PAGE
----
This certainly appears to be a simple question, but in fact, the answer is quite complex. I often have looked at other people’s definitions of this condition. Textbooks say one thing, not much, while self-proclaimed authorities, many of them non-physicians, have written books, and of course there is the Internet, where if it is “on-line” it must be true. On occasion, while strolling through Barnes & Noble, I would thumb through the section of books on fibromyalgia, whose numbers seem to be growing annually, and I have yet to come across a book that really delves into the therapeutic management of this condition. How can one expect a nutritionist or chiropractor or psychologist (just some of those who have authored books on fibromyalgia) to be an expert on the management of fibromyalgia when they are not physicians? Most physicians do not know much about fibromyalgia, but at least they can write prescriptions for treating this condition. There may be a few patients with fibromyalgia who can derive benefit from a holistic approach towards the treatment of their condition, but they are few and far between. I am going to cut to the chase on this issue; the vast majority of people with fibromyalgia need to be on a patient-specific medication regimen to effectively control their symptoms, but I have not seen much written about the specific medication regimens that are necessary to effectively treat fibromyalgia.
There may be several reasons for this. I believe that even in well-established medical communities in large urban and suburban regions, there are only at best a handful of doctors who know how to treat fibromyalgia. If we concentrate on just the physicians who treat fibromyalgia, the ones who really know what they are doing, you will begin to understand that these are unique practitioners; their patients and referring physicians are well aware of this fact. These are physi-cians, who for years, have been thinking and practicing medicine, in a good way, outside of the box.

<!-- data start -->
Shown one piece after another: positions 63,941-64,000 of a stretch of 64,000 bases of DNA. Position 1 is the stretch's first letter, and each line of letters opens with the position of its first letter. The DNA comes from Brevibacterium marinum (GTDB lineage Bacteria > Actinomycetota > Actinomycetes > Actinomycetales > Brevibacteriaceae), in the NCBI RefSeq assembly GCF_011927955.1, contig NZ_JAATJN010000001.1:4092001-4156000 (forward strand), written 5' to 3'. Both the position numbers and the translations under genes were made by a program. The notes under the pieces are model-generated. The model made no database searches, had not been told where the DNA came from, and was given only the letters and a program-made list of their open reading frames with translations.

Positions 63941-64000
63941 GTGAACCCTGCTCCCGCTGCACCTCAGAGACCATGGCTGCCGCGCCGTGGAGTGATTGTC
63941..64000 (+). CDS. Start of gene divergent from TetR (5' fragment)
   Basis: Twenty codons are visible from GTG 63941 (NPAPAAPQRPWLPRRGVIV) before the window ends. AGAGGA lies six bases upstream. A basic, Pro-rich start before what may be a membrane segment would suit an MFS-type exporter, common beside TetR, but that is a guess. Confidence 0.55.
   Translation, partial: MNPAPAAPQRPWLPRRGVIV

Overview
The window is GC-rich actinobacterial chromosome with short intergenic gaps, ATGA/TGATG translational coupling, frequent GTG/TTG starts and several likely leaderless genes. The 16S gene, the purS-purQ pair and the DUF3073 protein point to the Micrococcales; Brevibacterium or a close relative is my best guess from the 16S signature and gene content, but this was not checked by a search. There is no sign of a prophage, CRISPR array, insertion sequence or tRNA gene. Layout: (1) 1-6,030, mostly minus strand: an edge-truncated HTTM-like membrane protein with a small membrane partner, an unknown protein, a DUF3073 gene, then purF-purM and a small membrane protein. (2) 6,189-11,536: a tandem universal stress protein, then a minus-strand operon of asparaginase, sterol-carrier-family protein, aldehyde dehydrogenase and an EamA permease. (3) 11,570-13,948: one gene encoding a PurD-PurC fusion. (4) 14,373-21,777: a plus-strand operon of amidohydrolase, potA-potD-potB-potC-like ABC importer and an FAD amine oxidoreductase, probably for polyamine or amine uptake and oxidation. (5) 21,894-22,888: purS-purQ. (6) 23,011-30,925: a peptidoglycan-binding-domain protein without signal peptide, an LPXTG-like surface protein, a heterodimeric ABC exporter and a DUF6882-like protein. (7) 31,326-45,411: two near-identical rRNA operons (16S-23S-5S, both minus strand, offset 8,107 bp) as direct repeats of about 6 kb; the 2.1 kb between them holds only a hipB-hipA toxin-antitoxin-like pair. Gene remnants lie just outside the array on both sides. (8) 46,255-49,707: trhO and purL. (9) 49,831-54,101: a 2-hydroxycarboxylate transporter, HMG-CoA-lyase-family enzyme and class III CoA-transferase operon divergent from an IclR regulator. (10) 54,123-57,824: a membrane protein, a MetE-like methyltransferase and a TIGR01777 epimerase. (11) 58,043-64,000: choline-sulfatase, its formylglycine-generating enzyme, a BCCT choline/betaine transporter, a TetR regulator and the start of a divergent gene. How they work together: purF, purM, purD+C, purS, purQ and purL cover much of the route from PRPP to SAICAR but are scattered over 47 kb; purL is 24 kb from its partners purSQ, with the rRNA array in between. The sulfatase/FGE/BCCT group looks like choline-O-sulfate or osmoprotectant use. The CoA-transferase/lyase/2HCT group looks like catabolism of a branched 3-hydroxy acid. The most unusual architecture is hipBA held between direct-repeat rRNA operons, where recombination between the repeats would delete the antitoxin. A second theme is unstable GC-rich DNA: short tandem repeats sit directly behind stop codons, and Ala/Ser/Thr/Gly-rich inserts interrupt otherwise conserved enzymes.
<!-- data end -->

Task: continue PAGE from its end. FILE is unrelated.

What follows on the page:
Before the summer of 2007, there were no FDA (Food and Drug Administration) approved medications for the management of fibromyalgia. At the time of the writing of the second edition of this book (as with the first edition), there are still only three medications that are specifically approved by the FDA for the treatment of fibromyalgia. It is important to note that these three medications have been on the market for years, but the FDA had approved them for the treatment of other conditions. I will discuss these medications and others later in the book. I have been prescribing these medications and many others for some time for the management of fibromyalgia. [Note: When a medication has an FDA approval for the treatment of a specific condition, and the physician chooses to prescribe that medication for another condition, this is known as “off-label” prescribing of the medication.]
Ironically, in my opinion, there are plenty of effective medications on the market (brand names and generics) to effectively treat fibromyalgia. I have been having significant success treating my fibromyalgia patients with medications that are already on the market, some of which have been around for decades. In order to successfully treat this condition, the physician has to know what to look for and how to clinically approach the patient suspected of having fibromyalgia.
Patients are frequently referred to me because of “chronic pain.” These may be individuals who for years have been dealing, most unsuccessfully, with chronic discomfort. The ways in which these patients have been managed by the referring physician varies greatly. It is amazing and sad how people can be managed ineffectively for years. I always wonder one of two things: why these physicians did not refer these patients out sooner; or why these patients did not, on their own, seek out more effective management?
In reality, the answer to this question is rather complex, and in most cases, no one is to blame. It can be quite frustrating for the general physician to manage patients with chronic painful conditions; many are uncomfortable treating these patients. If a doctor is to be effective, in managing patients with chronic painful conditions, they have to be comfortable, particularly in the prescribing of narcotics. There are plenty of patients who are, in fact, appropriate candidates for the prescribing of narcotics. In my opinion, if a physician, for what¬ever reason, refuses to incorporate the judicious use of narcotics in their practice, they will be ineffective in managing chronic pain in a fair number of patients who fall into this category.